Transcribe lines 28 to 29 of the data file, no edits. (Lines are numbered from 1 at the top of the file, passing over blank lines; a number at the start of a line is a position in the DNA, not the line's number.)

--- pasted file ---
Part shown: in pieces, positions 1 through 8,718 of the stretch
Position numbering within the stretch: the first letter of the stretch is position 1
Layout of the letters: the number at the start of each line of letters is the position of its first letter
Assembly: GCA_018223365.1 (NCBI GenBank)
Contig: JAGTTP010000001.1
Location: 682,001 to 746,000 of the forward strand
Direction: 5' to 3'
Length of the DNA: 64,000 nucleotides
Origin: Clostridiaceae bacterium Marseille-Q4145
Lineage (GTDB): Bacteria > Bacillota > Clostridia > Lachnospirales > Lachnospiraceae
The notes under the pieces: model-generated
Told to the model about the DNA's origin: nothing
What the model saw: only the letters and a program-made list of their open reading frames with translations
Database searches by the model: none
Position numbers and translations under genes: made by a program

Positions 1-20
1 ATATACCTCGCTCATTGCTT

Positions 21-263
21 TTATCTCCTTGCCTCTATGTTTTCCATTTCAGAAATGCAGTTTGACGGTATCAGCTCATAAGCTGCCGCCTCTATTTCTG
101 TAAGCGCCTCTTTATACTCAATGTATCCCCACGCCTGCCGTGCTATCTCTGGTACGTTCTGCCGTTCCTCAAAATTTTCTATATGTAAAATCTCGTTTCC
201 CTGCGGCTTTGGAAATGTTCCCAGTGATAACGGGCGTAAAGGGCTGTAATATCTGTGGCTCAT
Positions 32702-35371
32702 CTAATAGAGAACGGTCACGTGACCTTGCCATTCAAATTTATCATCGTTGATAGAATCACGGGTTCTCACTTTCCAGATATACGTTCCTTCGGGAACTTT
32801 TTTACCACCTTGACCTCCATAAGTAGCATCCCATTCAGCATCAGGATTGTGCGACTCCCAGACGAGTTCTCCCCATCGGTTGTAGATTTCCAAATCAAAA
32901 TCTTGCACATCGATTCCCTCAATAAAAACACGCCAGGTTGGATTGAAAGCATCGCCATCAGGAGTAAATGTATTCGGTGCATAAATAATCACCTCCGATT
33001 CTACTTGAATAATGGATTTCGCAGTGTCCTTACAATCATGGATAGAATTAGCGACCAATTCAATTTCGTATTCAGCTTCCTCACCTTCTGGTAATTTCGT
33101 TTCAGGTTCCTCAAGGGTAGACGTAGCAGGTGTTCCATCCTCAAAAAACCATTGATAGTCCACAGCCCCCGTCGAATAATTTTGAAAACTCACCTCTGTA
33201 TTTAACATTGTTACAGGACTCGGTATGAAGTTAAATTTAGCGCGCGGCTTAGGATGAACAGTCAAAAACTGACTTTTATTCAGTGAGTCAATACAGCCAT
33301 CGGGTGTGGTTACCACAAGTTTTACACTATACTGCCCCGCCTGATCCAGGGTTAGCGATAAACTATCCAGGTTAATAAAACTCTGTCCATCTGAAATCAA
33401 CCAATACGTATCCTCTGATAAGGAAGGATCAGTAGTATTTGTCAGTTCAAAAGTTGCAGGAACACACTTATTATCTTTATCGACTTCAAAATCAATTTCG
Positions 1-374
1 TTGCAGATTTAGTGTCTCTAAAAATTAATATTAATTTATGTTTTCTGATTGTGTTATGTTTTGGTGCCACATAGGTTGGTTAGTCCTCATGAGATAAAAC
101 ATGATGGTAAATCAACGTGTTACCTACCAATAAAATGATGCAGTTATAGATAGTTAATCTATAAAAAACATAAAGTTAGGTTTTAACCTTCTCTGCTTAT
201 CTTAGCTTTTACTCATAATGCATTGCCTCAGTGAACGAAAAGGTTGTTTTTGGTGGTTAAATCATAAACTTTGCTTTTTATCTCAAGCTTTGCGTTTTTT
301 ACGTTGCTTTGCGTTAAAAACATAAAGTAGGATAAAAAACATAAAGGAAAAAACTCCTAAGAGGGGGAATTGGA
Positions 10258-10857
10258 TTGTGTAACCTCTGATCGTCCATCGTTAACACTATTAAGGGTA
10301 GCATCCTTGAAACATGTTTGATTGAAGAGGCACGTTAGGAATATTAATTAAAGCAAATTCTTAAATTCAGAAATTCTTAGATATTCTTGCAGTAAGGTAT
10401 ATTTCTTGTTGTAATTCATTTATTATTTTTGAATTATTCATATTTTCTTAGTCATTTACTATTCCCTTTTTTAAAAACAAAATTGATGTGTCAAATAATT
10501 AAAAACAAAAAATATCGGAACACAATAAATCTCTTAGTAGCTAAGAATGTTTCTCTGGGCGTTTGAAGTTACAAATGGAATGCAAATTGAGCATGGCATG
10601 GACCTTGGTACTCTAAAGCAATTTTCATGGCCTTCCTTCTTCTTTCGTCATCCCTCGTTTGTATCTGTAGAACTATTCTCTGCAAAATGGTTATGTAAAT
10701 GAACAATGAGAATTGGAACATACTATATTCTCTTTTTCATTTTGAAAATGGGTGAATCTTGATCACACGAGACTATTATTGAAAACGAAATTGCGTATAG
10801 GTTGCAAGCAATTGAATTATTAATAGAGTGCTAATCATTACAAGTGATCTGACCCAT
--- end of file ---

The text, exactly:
33201 TTTAACATTGTTACAGGACTCGGTATGAAGTTAAATTTAGCGCGCGGCTTAGGATGAACAGTCAAAAACTGACTTTTATTCAGTGAGTCAATACAGCCAT
33301 CGGGTGTGGTTACCACAAGTTTTACACTATACTGCCCCGCCTGATCCAGGGTTAGCGATAAACTATCCAGGTTAATAAAACTCTGTCCATCTGAAATCAA